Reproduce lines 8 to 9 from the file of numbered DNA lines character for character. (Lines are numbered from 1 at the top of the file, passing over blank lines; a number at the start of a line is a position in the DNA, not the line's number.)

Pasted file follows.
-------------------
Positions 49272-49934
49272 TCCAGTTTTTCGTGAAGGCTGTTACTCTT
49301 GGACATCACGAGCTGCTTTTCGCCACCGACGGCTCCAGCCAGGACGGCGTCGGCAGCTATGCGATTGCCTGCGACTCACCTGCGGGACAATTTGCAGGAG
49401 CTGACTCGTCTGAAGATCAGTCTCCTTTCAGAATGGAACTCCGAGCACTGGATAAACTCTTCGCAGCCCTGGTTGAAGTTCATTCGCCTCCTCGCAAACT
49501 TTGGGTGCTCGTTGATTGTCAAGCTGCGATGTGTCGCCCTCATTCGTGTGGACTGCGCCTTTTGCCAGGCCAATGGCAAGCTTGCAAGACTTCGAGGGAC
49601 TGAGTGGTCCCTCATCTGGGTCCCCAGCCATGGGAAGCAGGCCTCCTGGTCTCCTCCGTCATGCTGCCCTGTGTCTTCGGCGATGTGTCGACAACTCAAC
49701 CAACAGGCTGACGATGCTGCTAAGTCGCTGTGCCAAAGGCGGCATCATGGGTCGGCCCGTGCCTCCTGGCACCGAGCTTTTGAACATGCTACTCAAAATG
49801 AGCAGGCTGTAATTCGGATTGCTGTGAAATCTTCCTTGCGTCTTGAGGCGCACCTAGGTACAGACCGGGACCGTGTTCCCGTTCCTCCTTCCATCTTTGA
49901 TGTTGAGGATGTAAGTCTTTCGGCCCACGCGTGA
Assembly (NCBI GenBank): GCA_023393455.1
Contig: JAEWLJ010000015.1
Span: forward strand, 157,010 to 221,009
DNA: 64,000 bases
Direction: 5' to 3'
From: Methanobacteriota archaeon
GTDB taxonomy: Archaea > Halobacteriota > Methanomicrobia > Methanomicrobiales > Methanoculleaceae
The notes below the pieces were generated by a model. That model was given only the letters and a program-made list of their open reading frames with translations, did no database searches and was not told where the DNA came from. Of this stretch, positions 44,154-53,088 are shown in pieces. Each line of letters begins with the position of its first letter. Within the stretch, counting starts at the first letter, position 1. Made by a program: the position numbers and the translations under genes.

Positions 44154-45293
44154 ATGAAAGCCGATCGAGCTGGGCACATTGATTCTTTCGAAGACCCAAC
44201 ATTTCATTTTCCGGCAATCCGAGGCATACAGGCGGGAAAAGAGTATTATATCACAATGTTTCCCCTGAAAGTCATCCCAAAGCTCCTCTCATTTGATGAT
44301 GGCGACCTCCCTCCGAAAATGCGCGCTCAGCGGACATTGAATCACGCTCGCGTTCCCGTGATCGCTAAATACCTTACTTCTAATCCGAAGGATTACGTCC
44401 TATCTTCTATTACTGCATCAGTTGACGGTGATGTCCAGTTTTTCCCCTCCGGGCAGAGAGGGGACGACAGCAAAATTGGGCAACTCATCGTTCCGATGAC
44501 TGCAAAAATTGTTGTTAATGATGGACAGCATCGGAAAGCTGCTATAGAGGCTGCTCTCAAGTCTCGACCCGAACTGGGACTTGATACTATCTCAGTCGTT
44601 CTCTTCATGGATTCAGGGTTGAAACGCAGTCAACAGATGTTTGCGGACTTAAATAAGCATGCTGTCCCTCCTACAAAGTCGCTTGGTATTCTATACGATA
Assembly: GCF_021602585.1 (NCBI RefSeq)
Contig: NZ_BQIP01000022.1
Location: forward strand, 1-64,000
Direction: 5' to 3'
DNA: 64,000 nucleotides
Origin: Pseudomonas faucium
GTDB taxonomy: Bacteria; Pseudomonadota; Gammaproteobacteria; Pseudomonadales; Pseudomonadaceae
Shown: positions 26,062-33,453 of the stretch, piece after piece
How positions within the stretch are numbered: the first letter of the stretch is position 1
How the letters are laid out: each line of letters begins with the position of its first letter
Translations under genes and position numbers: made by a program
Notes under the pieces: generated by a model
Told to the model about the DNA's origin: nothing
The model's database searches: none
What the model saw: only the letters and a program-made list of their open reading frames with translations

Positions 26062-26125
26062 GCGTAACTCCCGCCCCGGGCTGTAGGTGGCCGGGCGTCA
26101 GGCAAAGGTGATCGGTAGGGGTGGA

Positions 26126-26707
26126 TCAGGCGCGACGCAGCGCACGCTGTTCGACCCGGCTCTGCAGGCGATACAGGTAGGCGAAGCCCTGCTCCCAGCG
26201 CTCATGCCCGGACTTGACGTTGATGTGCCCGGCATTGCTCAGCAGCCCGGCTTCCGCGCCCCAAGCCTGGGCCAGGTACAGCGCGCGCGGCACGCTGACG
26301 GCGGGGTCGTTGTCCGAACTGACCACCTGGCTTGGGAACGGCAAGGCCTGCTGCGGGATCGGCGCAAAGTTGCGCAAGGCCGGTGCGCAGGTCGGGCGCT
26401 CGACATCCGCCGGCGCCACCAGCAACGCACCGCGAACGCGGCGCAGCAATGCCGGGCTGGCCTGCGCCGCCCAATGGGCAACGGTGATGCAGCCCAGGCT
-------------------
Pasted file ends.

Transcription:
49801 AGCAGGCTGTAATTCGGATTGCTGTGAAATCTTCCTTGCGTCTTGAGGCGCACCTAGGTACAGACCGGGACCGTGTTCCCGTTCCTCCTTCCATCTTTGA
49901 TGTTGAGGATGTAAGTCTTTCGGCCCACGCGTGA